Tom Turpin
Professor of
Purdue University


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Check out these books by Tom Turpin:

Flies in the face of fashion

What's Buggin You Now?





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A Bee or Not a Bee -- That is the Stinging Question!

When it comes to bees, almost everyone has an opinion. Most of those opinions are on the negative side. And for good reason--bees can sting! Consequently, many people associate bees with stings. And stings, or the potential for stings, are not on most folks' "top 10" list of favorite things.

In general, a bee sting is painful and results in swelling and discomfort in the affected area for a few days. However, some people are allergic to bee venom, and, for them, a sting might be fatal.

If you happen to get stung by an insect, say "ouch" or "pickle" or some other appropriate descriptive term, and then remove the stinger if it is still in your skin. It is a good idea to wash the sting area as soon as possible since infection sometimes results from a sting. Put ice on the sting to reduce pain and swelling.

Be alert to symptoms other than pain, itching and a small area of redness and swelling. Symptoms that might indicate an allergic reaction are large areas of swelling, abnormal breathing, tightness in throat or chest, dizziness, hives, fainting, nausea or vomiting, or persistent pain or swelling. If such symptoms occur, medical attention is advised.

Of course, avoiding bee stings is a good policy, and something most of us try to do. Under the category of the obvious is that the best way to avoid bee stings is to avoid bees! But in the summertime, that is easier said than done.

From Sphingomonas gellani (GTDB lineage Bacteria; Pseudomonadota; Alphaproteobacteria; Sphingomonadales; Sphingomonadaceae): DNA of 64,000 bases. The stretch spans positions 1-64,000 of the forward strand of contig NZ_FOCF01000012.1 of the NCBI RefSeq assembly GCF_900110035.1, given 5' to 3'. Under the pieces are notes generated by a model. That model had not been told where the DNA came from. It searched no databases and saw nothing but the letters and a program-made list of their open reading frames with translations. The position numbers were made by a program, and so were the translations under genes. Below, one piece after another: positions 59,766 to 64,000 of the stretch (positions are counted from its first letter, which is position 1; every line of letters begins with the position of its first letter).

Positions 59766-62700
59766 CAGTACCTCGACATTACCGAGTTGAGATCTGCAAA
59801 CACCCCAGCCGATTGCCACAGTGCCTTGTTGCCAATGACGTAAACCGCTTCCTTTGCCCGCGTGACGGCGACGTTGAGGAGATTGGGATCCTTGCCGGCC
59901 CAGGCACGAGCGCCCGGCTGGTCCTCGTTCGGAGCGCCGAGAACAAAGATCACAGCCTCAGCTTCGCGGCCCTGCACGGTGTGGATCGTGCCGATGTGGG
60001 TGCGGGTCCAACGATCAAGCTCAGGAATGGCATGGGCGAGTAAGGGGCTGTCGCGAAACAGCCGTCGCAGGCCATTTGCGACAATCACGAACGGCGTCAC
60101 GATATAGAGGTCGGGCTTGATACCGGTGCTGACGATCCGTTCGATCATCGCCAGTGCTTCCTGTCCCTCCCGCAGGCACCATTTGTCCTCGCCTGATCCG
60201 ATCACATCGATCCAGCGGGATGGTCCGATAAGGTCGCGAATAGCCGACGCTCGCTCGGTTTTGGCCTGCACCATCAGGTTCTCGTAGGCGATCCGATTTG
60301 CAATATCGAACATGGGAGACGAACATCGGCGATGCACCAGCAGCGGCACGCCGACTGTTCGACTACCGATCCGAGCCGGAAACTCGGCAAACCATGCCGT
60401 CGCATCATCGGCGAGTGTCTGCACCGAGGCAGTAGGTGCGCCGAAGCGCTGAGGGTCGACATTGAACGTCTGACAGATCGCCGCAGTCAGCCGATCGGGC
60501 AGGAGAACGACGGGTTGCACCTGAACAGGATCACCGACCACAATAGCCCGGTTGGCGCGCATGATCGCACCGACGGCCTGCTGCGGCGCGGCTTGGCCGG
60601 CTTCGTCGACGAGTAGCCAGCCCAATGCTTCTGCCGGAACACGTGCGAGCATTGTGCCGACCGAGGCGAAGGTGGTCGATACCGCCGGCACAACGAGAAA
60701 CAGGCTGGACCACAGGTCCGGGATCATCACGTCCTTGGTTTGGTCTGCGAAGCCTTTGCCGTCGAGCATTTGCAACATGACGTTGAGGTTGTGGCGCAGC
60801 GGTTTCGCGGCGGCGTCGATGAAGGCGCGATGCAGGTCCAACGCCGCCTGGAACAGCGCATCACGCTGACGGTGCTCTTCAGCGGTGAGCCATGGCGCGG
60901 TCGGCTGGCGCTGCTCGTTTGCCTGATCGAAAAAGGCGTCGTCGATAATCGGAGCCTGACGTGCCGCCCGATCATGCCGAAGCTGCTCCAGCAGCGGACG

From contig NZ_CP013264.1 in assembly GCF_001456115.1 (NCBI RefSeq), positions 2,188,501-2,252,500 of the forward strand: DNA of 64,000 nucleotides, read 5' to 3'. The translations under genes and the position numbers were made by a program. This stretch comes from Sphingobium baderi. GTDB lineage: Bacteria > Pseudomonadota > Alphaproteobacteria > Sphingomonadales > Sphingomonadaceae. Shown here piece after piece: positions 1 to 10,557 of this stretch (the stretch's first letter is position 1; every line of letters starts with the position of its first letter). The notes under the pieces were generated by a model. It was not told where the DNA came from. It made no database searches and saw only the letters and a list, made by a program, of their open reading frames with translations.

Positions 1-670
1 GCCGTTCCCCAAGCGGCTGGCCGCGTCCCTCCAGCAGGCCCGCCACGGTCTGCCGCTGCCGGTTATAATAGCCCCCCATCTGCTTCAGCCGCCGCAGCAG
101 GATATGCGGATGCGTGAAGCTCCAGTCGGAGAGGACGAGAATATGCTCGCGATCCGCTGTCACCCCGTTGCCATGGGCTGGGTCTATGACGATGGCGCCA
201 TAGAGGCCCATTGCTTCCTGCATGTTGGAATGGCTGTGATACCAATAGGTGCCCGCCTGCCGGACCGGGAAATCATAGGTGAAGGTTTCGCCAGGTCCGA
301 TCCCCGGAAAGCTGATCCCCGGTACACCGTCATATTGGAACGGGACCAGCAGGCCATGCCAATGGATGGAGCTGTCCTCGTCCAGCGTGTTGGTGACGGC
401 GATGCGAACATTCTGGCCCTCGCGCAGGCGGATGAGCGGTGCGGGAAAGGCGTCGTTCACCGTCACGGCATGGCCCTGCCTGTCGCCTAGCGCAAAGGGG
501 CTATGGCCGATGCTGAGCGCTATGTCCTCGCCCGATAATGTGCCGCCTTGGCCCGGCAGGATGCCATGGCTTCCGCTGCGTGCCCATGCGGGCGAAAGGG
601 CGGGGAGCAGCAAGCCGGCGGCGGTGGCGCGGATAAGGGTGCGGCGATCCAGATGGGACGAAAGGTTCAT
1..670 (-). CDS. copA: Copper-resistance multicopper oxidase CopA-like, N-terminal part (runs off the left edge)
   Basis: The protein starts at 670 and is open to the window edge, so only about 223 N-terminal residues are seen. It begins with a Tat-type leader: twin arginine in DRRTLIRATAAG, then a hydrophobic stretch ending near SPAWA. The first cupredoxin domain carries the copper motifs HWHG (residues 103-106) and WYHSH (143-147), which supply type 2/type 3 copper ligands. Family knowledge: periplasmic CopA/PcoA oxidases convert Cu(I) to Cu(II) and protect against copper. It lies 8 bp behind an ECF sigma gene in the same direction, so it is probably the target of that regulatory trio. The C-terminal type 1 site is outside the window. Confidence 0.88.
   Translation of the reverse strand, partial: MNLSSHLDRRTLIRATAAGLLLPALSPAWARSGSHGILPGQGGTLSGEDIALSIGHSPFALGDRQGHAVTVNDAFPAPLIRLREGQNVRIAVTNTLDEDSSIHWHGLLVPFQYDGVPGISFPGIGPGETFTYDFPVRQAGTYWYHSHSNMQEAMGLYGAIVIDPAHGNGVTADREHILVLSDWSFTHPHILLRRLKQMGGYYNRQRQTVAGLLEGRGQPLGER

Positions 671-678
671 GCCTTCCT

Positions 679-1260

Not all stinging insects are bees. In fact, some of the most common insects that sting are wasps and hornets.

One such hornet that stings is known as a yellow jacket. These yellow and black insects resemble honey bees in size and color. So when yellow jackets frequent picnics, ball games and fairs in August and September in search of food, many people incorrectly call them bees. 

It doesn't matter if a stinging insect is a bee or a wasp, the venom is injected into the victim through a modified ovipositor. Ovipositors are egg-laying devices of insects. Egg production is a function of female insects so that means only female insects have the equipment to sting. Hence, all stinging insects are females.

The stinger on a honey bee is a barbed affair, sort of like a harpoon. Those barbs will prevent the stinger from being withdrawn from the skin of a mammal. That means that when a honey bee stings a human, it generally hurts the bee worse than the human. You see, when the bee tries to fly away from its victim, it literally rips its rear end off. And it dies. Only honey bees have barbed stingers. Bumble bees, wasps and hornets lack barbs on their stingers and can infect venom multiple times.

So why do bees, wasps and hornets sting? To defend themselves or their colony, that's why. So the best way to avoid bee stings is to not antagonize female bees. Don't bother their nests, and don't swat at them when they are flying around you or the flowers in the garden. Stinging insects don't go out looking for a fight, but, if you make them mad, you are likely to pay the price!



Writer: Tom Turpin
Editor: Olivia Maddox